Infusing two worlds

Many Formations

Infusing two worlds


A group of dancers from Rwanda. DH photo by Manjunath M Ss

The evening began with a performance titled, Lakshmi, which was choreographed to the tune of the popular shloka Bhagyaada Laxmibaaramma.

 “The dance offers salutation to the wealthiest goddess in our mythology, in her eight glorious forms of wealth: the splendid goddess of money — Dhanalaxmi, the rice-rich Dhaanyalaxmi, mother of fertility — Santhanalaxmi, the one who brings luck — Bhagyalaxmi, the goddess of victory — Vijayalaxmi,

Gajalaxmi, who is entertained by the songs of elephants in rut, Vidyalaxmi, the knowledge-giver and the very proud and valiant Veeralaxmi,” says Mayuri Upadhya of Nritarutya.

The dance depicted a bejewelled goddess, sitting on 1,000 dew-drenched lotus petals with a golden pot overflowing with grain, and gold is attributed with beauty, sacredness, happiness and power. She, the strength of the cosmic kind — Vishnu, whose eyes hold promise of contentment and fulfilment to those who adore her.

Using Bharatanatyam and Odissi influences in contemporary formations, this classical contemporary sequence unwraps the eight-fold creation on the most popular goddess. The next sequence was Joshi Mars, a technical piece that hoped to expose the many layers and dimensions that make up a man.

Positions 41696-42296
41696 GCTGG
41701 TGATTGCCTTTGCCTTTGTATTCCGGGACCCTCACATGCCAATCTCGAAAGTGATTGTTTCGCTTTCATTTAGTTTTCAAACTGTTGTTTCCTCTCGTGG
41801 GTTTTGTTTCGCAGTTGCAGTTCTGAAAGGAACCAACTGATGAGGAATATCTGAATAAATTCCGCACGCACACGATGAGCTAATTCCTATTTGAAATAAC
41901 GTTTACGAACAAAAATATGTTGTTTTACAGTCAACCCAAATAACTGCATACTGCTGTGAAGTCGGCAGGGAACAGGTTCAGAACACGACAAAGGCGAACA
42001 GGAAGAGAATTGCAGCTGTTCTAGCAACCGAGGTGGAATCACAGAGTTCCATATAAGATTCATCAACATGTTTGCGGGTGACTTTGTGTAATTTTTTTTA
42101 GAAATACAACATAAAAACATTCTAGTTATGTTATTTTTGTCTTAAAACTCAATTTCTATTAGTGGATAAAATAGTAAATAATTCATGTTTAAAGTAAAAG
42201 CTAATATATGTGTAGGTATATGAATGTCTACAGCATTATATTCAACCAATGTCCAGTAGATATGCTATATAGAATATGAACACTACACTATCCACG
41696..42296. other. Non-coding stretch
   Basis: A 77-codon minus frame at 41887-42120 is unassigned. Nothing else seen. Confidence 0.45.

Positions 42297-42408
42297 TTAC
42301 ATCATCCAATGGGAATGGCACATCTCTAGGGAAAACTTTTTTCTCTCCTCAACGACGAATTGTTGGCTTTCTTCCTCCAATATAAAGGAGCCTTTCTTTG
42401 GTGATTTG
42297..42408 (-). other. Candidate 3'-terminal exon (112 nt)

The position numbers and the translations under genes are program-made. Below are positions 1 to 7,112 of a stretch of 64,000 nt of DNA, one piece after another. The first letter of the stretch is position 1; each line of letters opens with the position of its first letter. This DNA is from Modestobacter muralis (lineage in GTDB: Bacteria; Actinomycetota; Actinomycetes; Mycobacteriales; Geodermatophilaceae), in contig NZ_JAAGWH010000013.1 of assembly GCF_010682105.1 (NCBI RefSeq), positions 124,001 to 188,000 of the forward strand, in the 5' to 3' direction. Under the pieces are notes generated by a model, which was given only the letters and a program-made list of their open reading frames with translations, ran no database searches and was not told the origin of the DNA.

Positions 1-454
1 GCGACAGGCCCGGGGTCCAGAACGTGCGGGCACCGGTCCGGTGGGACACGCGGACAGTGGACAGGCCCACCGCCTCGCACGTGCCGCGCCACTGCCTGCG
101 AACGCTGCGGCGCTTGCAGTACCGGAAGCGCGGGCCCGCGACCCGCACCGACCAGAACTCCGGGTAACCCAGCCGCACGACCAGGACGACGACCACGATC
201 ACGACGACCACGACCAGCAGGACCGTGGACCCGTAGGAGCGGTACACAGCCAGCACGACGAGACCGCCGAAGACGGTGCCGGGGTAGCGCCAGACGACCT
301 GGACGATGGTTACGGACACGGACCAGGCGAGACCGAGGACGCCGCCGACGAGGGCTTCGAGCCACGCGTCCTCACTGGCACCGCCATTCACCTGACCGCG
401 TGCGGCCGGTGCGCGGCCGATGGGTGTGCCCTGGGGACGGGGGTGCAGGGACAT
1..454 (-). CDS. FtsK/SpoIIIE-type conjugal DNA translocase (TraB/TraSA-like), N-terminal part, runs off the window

As a composition, it brings to light the male energy, the confidence, the suppressed emotions and the child hiding inside a man. “This piece uses the unique property of a see-saw, in a metaphorical manner to highlight the various levels that exist in the societal representation of man,” reasons Mayuri.

There was precision, high energy, style in Intersection, where the movements overlapped and crossed-over, adding to the fast mood of the sequence. Scottish folk music was incorporated to enhance the pace and feel of the piece. The dancers used different movement vocabulary to create geometric similarities and linear patterns. The performance was a blend of traditional dance styles of Bharatanatyam and Kathak with acrobatic movements.

The last but one piece of Nritarutya was Chittara. The piece draws inspiration from Suprabhatam, a South-Indian rag. The piece depicts rangolis being drawn in front of homes. “The performance is based on a variety of geometrical and rangoli patterns. It is an interesting assortment of dances with Tanpura in the background, giving it a very classical touch and an array of percussion and string instruments,” says Madhuri.
Talking about the idea behind infusing the contemporary and traditional dance forms, Mayuri says Nritarutya is ideas in movement. “Our dance reflects India that is now —  in its source of inspiration, music and in the movement vocabulary itself. Our presentations are very much in response to and in continuation with Indian movement forms,” Mayuri signs off.

A group of dancers from Rwanda in East Africa performed, Nzaginama Nanele. The piece was about a guy proclaiming his love for his lady love.

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